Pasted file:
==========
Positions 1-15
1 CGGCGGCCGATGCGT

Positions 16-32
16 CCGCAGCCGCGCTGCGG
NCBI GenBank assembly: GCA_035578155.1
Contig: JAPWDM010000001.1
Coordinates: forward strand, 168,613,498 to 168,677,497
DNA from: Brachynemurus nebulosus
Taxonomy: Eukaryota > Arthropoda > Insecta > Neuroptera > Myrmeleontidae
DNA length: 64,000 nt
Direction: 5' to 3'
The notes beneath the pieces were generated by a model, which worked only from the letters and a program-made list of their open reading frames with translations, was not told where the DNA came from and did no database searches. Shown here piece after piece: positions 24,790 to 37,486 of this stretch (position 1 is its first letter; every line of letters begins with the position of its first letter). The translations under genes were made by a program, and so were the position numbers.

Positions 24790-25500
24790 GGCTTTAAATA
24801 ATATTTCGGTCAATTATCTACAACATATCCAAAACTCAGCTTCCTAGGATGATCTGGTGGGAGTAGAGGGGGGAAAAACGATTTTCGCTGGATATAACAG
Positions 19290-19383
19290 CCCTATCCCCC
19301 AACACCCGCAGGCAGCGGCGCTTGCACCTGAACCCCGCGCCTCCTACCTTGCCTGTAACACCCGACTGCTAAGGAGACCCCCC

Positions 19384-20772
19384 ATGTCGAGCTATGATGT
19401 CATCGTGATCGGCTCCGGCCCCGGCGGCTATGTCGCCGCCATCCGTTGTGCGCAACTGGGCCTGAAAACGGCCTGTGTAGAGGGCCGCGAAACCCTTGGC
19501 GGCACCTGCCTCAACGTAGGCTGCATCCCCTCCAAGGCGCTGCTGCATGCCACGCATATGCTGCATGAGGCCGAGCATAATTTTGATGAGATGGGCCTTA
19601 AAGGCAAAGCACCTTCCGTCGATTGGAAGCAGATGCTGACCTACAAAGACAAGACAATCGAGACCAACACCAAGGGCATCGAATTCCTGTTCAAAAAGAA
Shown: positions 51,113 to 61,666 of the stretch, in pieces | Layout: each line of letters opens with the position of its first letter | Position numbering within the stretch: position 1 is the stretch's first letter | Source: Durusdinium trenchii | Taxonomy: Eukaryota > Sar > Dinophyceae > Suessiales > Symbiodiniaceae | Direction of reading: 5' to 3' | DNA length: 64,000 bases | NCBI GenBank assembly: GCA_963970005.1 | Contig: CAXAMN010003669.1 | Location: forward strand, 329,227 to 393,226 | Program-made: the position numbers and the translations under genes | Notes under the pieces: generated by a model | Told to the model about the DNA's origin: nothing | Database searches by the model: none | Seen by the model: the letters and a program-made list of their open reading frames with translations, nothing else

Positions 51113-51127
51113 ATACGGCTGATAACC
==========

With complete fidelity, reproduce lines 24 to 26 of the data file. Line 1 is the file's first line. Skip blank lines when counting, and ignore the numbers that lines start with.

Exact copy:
Shown: positions 51,113 to 61,666 of the stretch, in pieces | Layout: each line of letters opens with the position of its first letter | Position numbering within the stretch: position 1 is the stretch's first letter | Source: Durusdinium trenchii | Taxonomy: Eukaryota > Sar > Dinophyceae > Suessiales > Symbiodiniaceae | Direction of reading: 5' to 3' | DNA length: 64,000 bases | NCBI GenBank assembly: GCA_963970005.1 | Contig: CAXAMN010003669.1 | Location: forward strand, 329,227 to 393,226 | Program-made: the position numbers and the translations under genes | Notes under the pieces: generated by a model | Told to the model about the DNA's origin: nothing | Database searches by the model: none | Seen by the model: the letters and a program-made list of their open reading frames with translations, nothing else

Positions 51113-51127
51113 ATACGGCTGATAACC